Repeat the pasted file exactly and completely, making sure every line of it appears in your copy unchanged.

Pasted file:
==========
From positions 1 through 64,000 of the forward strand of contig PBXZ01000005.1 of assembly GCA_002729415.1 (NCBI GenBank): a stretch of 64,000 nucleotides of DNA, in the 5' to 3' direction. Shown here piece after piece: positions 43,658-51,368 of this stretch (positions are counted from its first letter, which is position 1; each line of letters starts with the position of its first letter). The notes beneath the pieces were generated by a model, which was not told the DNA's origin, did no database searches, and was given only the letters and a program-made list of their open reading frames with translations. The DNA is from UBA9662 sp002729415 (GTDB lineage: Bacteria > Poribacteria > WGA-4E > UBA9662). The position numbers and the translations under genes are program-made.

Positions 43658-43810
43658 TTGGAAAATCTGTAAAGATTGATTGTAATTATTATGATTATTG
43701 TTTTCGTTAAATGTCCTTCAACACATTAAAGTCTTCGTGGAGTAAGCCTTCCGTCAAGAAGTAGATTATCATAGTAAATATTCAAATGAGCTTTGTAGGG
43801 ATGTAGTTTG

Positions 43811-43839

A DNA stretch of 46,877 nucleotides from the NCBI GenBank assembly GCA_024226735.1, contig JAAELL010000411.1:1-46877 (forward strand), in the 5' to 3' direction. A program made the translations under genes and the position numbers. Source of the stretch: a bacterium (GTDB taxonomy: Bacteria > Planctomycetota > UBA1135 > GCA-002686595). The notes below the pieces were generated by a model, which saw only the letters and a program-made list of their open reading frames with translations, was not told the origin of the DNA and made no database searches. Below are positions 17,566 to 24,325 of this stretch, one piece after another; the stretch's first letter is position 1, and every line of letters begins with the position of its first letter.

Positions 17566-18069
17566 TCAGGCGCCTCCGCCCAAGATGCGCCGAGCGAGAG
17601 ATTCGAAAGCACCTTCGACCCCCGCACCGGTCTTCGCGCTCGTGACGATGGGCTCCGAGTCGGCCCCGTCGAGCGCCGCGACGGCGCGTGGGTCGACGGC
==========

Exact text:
From positions 1 through 64,000 of the forward strand of contig PBXZ01000005.1 of assembly GCA_002729415.1 (NCBI GenBank): a stretch of 64,000 nucleotides of DNA, in the 5' to 3' direction. Shown here piece after piece: positions 43,658-51,368 of this stretch (positions are counted from its first letter, which is position 1; each line of letters starts with the position of its first letter). The notes beneath the pieces were generated by a model, which was not told the DNA's origin, did no database searches, and was given only the letters and a program-made list of their open reading frames with translations. The DNA is from UBA9662 sp002729415 (GTDB lineage: Bacteria > Poribacteria > WGA-4E > UBA9662). The position numbers and the translations under genes are program-made.

Positions 43658-43810
43658 TTGGAAAATCTGTAAAGATTGATTGTAATTATTATGATTATTG
43701 TTTTCGTTAAATGTCCTTCAACACATTAAAGTCTTCGTGGAGTAAGCCTTCCGTCAAGAAGTAGATTATCATAGTAAATATTCAAATGAGCTTTGTAGGG
43801 ATGTAGTTTG

Positions 43811-43839

A DNA stretch of 46,877 nucleotides from the NCBI GenBank assembly GCA_024226735.1, contig JAAELL010000411.1:1-46877 (forward strand), in the 5' to 3' direction. A program made the translations under genes and the position numbers. Source of the stretch: a bacterium (GTDB taxonomy: Bacteria > Planctomycetota > UBA1135 > GCA-002686595). The notes below the pieces were generated by a model, which saw only the letters and a program-made list of their open reading frames with translations, was not told the origin of the DNA and made no database searches. Below are positions 17,566 to 24,325 of this stretch, one piece after another; the stretch's first letter is position 1, and every line of letters begins with the position of its first letter.

Positions 17566-18069
17566 TCAGGCGCCTCCGCCCAAGATGCGCCGAGCGAGAG
17601 ATTCGAAAGCACCTTCGACCCCCGCACCGGTCTTCGCGCTCGTGACGATGGGCTCCGAGTCGGCCCCGTCGAGCGCCGCGACGGCGCGTGGGTCGACGGC